116 3rd St SE
Cedar Rapids, Iowa 52401
The Navigator Heartland Greenway carbon dioxide pipeline would no longer go through Linn County under a new route proposed by the company.
The proposed 1,300-mile underground pipeline no longer would go through Linn, Benton, Cedar, Poweshiek and Clinton counties as proposed last year, but would include a new route in Bremer, Fayette, Buchanan and Delaware counties.
“The only reason we’re cutting up through Linn and Clinton counties was to access the ADM facility,” said Elizabeth Burns-Thompson, vice president of government and public affairs, referring to the ADM ethanol plant in Cedar Rapids. “With them no longer part of our footprint, we no longer need to put them into that routing formula.”
Navigator, a Texas company, in November proposed a pipeline to pass through 36 Iowa counties capturing CO2 at ethanol and fertilizer plants and transporting it to an underground site in southwest Illinois.
The goal of Navigator’s proposed $3 billion project is to sequester up to 15 million metric tons of CO2, which would yield federal tax credits.
Storing greenhouse gases in underground rock formations could help reduce the impacts of climate change — although there still are questions about how the relatively new technology would work.
Two other companies also have proposed CO2 pipelines through Iowa.
Summit Carbon Solutions is planning a 2,000-mile C02 pipeline through Iowa to North Dakota. The company filed in January for a permit with the Iowa Utilities Board, but a date for a public hearing has not yet been set.
ADM and Wolf Carbon Solutions announced in January they have signed a letter of intent to build a 350-mile pipeline to transport liquefied CO2 from ethanol and cogeneration facilities in Cedar Rapids and Clinton to ADM’s already-operational sequestration site in Decatur, Illinois.
Navigator held informational meetings in 36 counties starting last November and going through January. The plan was to file for a permit with the Iowa Utilities Board this summer.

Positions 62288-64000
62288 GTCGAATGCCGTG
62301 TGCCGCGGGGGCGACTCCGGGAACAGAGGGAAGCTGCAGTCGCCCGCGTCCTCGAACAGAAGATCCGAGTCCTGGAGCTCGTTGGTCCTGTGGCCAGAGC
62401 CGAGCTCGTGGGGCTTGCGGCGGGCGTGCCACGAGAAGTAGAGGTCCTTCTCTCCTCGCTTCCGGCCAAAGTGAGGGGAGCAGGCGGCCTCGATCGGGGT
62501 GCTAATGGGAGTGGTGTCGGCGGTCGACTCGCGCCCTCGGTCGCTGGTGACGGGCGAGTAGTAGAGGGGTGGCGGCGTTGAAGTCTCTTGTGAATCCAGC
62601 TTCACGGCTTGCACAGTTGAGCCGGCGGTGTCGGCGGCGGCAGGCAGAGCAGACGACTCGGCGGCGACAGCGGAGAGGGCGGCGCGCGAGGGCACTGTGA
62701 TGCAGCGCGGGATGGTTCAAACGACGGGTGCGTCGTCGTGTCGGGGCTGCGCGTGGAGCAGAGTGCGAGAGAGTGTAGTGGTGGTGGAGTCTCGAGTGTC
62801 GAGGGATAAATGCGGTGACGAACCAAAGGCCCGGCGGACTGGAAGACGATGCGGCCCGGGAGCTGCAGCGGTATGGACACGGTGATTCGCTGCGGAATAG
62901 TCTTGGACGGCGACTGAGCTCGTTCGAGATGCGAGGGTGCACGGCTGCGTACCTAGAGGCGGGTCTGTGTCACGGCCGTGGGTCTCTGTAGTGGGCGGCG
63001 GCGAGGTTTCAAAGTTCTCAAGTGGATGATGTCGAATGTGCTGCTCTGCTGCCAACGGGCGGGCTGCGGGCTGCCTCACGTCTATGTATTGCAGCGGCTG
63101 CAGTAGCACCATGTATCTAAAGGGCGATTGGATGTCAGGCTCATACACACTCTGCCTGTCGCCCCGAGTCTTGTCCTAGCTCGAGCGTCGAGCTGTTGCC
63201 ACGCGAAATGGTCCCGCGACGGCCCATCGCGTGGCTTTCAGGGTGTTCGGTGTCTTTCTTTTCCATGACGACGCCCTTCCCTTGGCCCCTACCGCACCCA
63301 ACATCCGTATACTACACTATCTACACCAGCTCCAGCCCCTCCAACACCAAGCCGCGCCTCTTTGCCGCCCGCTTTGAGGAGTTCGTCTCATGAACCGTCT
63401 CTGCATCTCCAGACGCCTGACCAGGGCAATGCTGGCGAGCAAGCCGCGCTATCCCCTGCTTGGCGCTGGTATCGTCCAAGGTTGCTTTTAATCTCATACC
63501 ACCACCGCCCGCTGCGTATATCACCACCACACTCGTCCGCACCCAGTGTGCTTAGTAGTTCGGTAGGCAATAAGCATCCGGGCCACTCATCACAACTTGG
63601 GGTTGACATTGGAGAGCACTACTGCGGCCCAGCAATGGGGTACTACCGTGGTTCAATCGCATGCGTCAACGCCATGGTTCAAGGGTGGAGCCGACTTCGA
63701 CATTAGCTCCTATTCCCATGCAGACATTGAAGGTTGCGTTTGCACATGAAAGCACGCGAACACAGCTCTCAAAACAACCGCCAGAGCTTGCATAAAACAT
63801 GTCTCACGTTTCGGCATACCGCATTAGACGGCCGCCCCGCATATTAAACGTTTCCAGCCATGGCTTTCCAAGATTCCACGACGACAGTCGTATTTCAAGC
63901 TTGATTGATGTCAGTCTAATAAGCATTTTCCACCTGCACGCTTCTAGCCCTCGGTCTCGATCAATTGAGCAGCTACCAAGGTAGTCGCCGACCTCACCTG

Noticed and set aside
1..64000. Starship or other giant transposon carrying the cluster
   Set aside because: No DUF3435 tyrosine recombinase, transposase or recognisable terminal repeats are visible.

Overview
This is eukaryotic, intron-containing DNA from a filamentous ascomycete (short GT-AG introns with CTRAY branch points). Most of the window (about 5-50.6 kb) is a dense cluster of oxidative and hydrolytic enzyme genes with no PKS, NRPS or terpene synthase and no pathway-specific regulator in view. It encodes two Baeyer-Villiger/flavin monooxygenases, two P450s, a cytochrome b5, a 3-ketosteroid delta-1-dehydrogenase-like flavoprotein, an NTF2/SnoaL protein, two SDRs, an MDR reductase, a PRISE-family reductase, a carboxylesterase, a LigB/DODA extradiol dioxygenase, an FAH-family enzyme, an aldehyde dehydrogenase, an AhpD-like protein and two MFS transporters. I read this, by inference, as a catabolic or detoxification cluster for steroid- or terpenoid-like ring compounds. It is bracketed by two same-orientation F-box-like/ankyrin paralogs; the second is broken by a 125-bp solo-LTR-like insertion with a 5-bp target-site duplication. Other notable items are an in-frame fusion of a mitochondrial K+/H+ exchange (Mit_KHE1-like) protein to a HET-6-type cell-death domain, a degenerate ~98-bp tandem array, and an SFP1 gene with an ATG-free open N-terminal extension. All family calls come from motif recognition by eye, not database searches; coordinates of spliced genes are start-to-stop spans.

What’s happened since
When ADM decided to partner with Wolf Carbon Solutions, Navigator no longer had reason to build a pipeline through Linn County, Burns-Thompson said.
Instead, Navigator announced a deal earlier this month with POET, which operates 33 bioprocessing facilities across eight states, including Iowa. Navigator will collect CO2 from 18 POET plants in Iowa, Nebraska and South Dakota as part of the Heartland Greenway pipeline.
“We’re now going a different route, so we needed to rework that,” Burns-Thompson said.
The main trunk line that carves a diagonal line from northwest to southeast Iowa now will have a lateral line from around the midpoint of the state east to the Dyersville area, she said. Navigator released a new map Tuesday.
Changing the route means notifying a new set of Iowans the proposed pipeline would go through their property and holding a new set of public meetings.
“We do anticipate we’ll have about a dozen new meetings we’ll have to do due to not only reworking the lateral in northeast Iowa, but there are a couple of counties where we need to shift out of our initial half-mile corridor,” Burns-Thompson said. “There are areas we have to completely go back to step one for those landowners.”
For parts of the route that have stayed the same since last fall, Navigator will be moving forward with financial offers for voluntary easements in mid-July, she said.
Burns-Thompson predicts the information meetings in each county will be held in August. The company hopes to file its permit application with the state utilities board before the end of the year.
Wolf plans to release its proposed route by midsummer, at which time informational meetings would be set, the company said this spring.
Hundreds of Iowa landowners, county boards of supervisors and environmental groups have opposed use of eminent domain to force easements to build CO2 pipelines. The pipeline companies have said they plan to get voluntary easements, but it’s unclear how many Iowans have signed financial deals so far.
Critics are concerned about the safety of the pipelines and do not think private companies should get federal tax credits for what they consider unproven technology.
November 2021: Starts holding county informational meetings about 1,300-mile CO2 pipeline in Iowa
January 2022: Finishes county meetings, holds statewide virtual meeting
June 7, 2022: Announces partnership with POET to capture CO2 from 18 ethanol plants in Iowa, Nebraska and South Dakota
August 2022: Expects to hold informational meetings with landowners on new proposed route, including Fayette, Bremer, Buchanan and Delaware counties
By December 2022: Expects to file permit application with the Iowa Utilities Board to build CO2 pipeline
Comments: (319) 339-3157; email@example.com